Culling through recent publishing news, two stories were of particular interest to us here in the Publishing Business Group. The first is about Seattle becoming a mecca for publishing. Hey, we knew that! We reported on Seattle's thriving publishing community in the June Book Business. See our story here and read Emily Parkhurst's interesting article here. We've also loved a recent piece by Adam Penenberg, a keynote speaker at the upcoming Publishing Business Conference & Expo.
PressBooks founder Hugh McGuire refers to his company as “the indie rock band of ebooks startups,” which is why, unless you’ve been watching PandoDaily really closely, you wouldn’t have seen much of it in the media.
Today, just like an indie band that relies on its fan base for its survival, two-year-old PressBooks has announced that it is making its free book publishing software open source. McGuire, a Montreal-based entrepreneur who also founded crowdsourced audiobooks publisher Librivox, hopes that third-party developers can help PressBooks expand the meaning and utility of ebooks.
Could Apple’s app store/iBooks store submission rules be stifling creativity in e-books? That’s the question posed by a FastCompany article by Adam Penenberg looking at a couple of interactive children’s books that the husband-and-wife team of Ellen Jacob and Kirk Cheyfitz have created for the iPad. Jacob and Cheyfitz take the approach that, while reading [...]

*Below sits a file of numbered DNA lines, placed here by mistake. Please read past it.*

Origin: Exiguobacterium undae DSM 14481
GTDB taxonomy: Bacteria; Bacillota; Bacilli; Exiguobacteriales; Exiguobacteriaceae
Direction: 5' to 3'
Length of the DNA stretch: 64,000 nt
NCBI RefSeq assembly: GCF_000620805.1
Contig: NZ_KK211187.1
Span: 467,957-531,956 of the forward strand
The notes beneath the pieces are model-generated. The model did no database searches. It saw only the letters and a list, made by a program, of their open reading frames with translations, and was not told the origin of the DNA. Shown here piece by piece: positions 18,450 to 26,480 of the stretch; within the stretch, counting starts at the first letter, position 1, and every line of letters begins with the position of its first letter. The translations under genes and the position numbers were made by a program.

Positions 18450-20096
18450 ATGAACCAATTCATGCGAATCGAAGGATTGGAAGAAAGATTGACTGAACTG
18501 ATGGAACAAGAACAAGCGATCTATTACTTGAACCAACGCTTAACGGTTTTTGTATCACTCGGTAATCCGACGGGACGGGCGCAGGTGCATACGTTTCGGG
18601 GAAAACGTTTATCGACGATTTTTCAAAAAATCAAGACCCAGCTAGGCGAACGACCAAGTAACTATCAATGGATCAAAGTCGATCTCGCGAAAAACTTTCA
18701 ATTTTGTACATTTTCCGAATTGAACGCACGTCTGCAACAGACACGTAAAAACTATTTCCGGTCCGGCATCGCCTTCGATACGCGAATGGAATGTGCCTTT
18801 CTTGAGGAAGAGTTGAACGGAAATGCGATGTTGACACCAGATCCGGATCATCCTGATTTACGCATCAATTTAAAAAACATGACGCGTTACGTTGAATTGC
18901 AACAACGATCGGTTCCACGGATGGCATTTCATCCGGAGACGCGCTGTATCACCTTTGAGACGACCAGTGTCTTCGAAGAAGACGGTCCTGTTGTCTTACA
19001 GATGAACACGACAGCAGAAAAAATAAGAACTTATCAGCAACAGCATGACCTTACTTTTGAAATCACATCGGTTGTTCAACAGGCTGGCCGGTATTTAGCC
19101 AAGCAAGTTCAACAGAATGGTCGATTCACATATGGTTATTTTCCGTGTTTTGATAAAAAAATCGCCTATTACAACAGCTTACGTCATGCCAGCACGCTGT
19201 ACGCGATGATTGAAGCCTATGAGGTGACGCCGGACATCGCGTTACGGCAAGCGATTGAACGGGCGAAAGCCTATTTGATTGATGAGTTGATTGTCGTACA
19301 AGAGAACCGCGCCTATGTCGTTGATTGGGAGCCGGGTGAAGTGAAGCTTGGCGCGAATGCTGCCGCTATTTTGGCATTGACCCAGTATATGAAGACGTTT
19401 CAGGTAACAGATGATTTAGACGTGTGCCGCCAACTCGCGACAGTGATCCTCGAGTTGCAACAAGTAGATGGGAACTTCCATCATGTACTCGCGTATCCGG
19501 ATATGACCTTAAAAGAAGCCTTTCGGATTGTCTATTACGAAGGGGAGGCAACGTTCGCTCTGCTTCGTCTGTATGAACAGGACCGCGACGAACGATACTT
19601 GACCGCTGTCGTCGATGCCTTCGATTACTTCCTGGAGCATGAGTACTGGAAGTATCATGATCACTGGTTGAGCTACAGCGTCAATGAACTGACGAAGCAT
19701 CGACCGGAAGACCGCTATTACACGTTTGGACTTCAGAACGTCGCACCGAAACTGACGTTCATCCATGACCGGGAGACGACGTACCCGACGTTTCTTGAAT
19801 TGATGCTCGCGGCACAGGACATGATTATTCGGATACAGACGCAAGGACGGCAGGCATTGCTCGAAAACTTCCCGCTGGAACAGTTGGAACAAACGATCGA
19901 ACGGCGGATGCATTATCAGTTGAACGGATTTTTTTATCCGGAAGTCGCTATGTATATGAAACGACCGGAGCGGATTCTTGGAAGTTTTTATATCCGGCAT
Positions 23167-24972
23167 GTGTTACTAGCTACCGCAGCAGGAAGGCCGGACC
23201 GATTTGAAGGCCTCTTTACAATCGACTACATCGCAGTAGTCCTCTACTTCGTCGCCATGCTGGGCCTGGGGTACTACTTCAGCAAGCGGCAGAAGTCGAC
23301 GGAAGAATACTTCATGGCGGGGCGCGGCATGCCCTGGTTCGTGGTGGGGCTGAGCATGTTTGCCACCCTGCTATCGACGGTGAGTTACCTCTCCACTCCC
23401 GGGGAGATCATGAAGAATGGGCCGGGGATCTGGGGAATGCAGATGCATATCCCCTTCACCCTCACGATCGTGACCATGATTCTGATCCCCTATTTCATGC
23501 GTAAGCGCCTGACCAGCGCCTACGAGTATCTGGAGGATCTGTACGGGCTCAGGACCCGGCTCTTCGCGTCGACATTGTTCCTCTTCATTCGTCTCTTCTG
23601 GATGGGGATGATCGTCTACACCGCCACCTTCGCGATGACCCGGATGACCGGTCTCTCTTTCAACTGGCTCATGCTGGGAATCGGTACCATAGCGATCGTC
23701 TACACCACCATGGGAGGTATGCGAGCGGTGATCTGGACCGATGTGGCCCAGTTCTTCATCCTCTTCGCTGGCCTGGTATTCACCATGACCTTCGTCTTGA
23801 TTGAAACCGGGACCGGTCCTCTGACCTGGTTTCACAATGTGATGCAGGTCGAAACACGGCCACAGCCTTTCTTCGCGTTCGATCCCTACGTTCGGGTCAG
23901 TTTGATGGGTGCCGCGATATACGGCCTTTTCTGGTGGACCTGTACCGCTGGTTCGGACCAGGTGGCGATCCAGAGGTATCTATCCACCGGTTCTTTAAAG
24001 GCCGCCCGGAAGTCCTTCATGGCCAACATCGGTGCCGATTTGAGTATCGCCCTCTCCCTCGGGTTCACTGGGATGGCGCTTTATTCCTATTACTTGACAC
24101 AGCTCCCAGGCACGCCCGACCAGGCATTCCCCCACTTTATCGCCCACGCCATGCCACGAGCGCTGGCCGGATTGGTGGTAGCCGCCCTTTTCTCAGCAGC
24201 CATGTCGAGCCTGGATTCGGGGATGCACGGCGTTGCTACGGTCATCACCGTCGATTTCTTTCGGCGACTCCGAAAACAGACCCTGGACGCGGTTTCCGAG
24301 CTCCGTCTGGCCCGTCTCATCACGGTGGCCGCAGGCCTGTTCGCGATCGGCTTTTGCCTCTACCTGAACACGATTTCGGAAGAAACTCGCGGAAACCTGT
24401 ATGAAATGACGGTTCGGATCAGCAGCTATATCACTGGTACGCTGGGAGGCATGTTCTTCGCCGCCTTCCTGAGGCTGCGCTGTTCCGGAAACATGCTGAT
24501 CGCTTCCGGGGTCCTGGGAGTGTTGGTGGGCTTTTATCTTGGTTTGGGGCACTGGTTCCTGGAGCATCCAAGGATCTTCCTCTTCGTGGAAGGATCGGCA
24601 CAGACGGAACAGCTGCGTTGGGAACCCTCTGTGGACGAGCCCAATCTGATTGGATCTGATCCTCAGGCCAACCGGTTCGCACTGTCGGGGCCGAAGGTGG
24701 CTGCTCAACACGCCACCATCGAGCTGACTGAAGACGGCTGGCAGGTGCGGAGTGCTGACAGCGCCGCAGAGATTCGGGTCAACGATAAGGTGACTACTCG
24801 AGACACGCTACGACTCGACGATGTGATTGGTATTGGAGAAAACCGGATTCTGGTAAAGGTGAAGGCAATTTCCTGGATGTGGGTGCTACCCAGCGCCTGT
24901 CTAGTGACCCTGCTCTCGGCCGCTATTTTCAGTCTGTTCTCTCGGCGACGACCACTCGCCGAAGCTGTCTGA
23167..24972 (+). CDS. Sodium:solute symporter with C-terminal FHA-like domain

Remember that report about how rife with plagiarized and duplicate books Amazon’s self-published titles are? Its author, Adam Penenberg, has written a follow-up article for Fast Company in which he tracked down one of the plagiarists to find out more about how and why he had published the title. The plagiarist is a Kuwaiti national [...]
As students of Gothic literature and Keanu Reeves fans know, Bram Stoker's Dracula is that rare classic that offers a high-brow cover for what is essentially a sex romp through Transylvania. As author Maria Cruz found, it also makes for good plagiarizing.
You see, when Amazon opened up its Kindle Select program to indie publishers and self-published authors, it left the door ajar for plagiarists. As Adam Penenberg points out in Fast Company, that problem is particularly rampant in the erotica genre.